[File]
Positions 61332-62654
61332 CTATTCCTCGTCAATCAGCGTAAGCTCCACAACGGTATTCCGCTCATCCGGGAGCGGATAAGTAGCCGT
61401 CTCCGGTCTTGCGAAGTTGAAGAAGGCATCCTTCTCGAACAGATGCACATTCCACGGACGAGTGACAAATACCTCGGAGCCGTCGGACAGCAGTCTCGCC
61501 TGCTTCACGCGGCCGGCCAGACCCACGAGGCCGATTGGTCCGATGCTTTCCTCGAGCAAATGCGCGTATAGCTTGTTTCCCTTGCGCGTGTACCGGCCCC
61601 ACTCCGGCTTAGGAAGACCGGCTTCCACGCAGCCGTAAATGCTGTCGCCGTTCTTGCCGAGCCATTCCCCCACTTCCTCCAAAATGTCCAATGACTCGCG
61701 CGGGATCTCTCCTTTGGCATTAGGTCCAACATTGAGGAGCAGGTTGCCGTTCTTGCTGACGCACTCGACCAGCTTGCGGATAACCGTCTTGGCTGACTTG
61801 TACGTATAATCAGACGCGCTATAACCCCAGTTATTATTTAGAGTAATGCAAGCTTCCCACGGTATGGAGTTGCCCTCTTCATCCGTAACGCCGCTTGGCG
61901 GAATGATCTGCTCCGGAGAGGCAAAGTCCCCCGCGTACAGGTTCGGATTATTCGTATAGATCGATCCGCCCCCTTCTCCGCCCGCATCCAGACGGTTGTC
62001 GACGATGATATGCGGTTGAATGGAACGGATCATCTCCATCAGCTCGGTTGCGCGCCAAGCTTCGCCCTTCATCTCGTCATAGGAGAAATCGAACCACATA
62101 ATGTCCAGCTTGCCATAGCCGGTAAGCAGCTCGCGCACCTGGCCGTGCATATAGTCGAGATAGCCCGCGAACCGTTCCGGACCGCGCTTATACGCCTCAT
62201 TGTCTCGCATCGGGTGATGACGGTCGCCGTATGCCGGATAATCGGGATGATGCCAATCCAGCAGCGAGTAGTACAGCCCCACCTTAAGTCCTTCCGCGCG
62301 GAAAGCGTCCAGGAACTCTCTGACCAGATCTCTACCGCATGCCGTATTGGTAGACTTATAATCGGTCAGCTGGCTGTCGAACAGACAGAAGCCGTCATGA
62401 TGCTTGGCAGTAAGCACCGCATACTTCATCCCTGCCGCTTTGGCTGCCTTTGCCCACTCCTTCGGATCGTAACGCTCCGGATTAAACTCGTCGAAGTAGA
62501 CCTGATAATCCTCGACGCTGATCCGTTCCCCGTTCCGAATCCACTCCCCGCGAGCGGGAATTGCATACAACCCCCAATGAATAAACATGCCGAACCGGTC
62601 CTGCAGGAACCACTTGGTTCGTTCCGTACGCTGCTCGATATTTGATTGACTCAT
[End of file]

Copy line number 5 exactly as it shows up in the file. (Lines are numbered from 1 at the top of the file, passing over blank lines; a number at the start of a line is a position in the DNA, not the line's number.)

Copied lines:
61601 ACTCCGGCTTAGGAAGACCGGCTTCCACGCAGCCGTAAATGCTGTCGCCGTTCTTGCCGAGCCATTCCCCCACTTCCTCCAAAATGTCCAATGACTCGCG